“It was indicated in my keynote this morning there are two really fundamental challenges we’re facing in the next two years in all sorts of computing – from supercomputers to cell phones. The first is that of energy efficiency. With the end of Dennard scaling, we’re no longer getting a big improvement in performance per watt from each technology generation. The performance improvement has dropped from a factor of 2.8 x back when we used to scale supply voltage with each new generation, now to about 1.3 x in the post-Dennard era. With this comes a real challenge for us to come up with architecture techniques and circuit techniques for better performance per watt.”
In this video from the 2015 Hot Chips Conference, Charles Zhang from Phytium presents: Mars – A 64-Core ARMv8 Processor. Formed in China in 2012, Phytium is a unique technology provider of HPC servers, focusing mainly on high performance general microprocessor, accelerator chip, reference board design and various servers design from blade, cluster, standard stack to HPC Server. “Optimized for HPC, the Mars chip features eight panels, each with eight “Xiaomi” cores. The panels share an L2 cache of 32 MB, two Directory Control Units and a routing cell for the internal mesh.”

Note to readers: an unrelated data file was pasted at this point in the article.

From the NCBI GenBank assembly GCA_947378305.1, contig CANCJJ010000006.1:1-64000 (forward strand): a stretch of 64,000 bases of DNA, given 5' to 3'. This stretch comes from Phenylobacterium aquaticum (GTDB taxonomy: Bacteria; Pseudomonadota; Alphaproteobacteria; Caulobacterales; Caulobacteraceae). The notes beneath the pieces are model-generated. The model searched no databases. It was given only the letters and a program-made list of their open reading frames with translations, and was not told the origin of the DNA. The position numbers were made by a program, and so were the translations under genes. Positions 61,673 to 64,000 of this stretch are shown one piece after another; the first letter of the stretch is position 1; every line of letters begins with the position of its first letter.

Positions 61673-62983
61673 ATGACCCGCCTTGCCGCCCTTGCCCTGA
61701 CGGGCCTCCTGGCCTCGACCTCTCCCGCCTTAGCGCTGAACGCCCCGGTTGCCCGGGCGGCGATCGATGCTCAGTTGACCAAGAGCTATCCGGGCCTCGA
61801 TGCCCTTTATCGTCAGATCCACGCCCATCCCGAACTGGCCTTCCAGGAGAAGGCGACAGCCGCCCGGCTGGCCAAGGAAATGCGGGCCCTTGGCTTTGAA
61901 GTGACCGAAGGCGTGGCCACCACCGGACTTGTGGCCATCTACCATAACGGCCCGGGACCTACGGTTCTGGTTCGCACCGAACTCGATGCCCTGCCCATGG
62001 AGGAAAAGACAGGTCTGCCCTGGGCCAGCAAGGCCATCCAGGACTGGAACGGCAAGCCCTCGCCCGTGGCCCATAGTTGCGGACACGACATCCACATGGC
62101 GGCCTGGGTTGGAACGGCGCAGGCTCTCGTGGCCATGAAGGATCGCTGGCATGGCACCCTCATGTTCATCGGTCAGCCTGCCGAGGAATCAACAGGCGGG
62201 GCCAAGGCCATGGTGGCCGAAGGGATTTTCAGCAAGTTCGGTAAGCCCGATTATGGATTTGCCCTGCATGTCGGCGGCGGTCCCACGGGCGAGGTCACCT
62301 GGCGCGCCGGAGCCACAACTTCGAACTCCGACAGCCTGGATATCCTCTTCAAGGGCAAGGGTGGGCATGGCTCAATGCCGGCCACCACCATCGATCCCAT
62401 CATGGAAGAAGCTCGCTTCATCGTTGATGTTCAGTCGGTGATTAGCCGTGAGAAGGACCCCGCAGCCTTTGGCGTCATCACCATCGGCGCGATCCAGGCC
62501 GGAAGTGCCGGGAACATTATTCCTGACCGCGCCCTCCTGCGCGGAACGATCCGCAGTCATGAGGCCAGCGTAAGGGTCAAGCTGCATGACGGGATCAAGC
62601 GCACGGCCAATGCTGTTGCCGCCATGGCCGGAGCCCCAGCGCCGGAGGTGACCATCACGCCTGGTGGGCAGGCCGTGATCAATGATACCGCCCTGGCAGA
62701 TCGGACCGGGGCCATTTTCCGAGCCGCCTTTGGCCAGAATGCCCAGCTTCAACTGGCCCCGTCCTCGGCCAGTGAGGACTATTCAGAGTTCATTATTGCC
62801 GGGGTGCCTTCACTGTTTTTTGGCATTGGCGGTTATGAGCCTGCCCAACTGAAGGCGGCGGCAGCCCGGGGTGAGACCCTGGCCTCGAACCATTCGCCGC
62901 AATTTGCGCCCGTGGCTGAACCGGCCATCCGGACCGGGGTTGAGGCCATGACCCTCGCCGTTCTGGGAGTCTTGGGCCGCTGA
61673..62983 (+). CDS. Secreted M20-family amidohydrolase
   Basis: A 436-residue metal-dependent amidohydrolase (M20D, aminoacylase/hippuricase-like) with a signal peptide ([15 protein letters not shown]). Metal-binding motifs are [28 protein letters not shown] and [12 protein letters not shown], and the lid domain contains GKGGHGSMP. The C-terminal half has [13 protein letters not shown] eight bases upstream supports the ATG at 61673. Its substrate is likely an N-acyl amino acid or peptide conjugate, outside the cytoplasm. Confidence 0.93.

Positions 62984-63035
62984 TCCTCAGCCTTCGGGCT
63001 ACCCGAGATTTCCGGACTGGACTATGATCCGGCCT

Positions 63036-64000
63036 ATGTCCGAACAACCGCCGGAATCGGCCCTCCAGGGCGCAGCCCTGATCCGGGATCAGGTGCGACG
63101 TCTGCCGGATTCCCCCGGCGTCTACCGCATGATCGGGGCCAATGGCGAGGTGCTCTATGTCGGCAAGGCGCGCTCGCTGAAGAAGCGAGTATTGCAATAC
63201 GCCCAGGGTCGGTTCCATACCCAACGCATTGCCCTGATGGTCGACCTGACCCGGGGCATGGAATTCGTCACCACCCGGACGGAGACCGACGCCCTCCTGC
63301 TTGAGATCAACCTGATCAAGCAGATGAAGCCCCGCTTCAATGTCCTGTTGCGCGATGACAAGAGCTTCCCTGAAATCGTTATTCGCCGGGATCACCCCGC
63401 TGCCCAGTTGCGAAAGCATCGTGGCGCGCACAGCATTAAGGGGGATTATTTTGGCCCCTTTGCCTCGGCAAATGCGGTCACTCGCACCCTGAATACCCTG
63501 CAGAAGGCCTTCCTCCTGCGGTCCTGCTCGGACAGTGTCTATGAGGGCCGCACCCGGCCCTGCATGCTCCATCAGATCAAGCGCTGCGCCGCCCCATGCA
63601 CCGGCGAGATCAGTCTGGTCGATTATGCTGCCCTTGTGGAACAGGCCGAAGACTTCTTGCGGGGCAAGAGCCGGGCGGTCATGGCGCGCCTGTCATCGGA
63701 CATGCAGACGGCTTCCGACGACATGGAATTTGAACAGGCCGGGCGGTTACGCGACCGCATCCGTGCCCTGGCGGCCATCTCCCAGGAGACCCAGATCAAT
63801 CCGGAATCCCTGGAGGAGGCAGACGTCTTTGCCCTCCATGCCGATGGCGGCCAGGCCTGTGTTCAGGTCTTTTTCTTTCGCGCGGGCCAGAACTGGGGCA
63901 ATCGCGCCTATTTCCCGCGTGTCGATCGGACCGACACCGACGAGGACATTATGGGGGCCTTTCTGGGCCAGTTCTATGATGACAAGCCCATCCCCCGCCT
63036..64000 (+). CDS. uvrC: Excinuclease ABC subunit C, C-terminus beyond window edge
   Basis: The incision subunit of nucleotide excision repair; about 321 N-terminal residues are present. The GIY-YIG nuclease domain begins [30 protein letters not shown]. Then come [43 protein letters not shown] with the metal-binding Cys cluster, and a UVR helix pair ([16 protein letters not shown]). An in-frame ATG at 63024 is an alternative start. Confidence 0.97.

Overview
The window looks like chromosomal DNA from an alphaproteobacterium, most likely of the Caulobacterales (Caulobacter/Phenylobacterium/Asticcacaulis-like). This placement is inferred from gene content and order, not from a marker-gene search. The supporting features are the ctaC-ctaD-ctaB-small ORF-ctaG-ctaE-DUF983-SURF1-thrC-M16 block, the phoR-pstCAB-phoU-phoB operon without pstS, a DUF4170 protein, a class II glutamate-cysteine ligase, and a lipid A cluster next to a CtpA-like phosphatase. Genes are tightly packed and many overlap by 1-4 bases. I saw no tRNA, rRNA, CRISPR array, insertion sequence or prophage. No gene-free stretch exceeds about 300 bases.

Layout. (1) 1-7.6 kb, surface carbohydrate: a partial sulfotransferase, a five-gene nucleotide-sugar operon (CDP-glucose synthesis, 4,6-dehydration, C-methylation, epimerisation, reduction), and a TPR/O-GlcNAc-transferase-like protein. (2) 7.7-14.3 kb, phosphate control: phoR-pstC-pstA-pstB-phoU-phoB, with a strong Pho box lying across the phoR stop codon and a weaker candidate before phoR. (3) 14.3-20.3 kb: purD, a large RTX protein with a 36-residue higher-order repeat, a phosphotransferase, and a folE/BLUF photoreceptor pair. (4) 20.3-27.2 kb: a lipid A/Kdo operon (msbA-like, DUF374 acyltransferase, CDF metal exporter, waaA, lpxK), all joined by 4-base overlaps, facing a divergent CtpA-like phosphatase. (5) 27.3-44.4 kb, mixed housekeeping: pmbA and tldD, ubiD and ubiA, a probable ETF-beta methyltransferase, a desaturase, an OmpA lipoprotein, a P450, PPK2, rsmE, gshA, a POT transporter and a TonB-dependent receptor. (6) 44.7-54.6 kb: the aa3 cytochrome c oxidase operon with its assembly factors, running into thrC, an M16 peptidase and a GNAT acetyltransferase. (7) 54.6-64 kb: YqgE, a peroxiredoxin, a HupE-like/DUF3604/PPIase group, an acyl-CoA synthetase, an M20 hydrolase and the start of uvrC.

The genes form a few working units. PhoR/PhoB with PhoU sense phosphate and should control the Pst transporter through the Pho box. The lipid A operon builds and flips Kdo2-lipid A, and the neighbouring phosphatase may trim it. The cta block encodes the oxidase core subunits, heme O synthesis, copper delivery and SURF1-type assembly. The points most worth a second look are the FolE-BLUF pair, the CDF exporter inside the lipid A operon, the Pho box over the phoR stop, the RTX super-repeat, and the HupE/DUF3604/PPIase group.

In this video from the DDN booth at SC15, Dr. Erik Deumens of the University of Florida describes why unpredictable and less standard architectures and system configurations are necessary to meet the agility, availability and responsiveness requirements to meet the mission of innovation and exploration. “The University of Florida’s Interdisciplinary Center for Biotechnology Research (ICBR) offers access to cutting-edge technologies designed to enable university faculty, staff and students, as well as research and commercial partners worldwide with the tools and resources needed to advance scientific research.”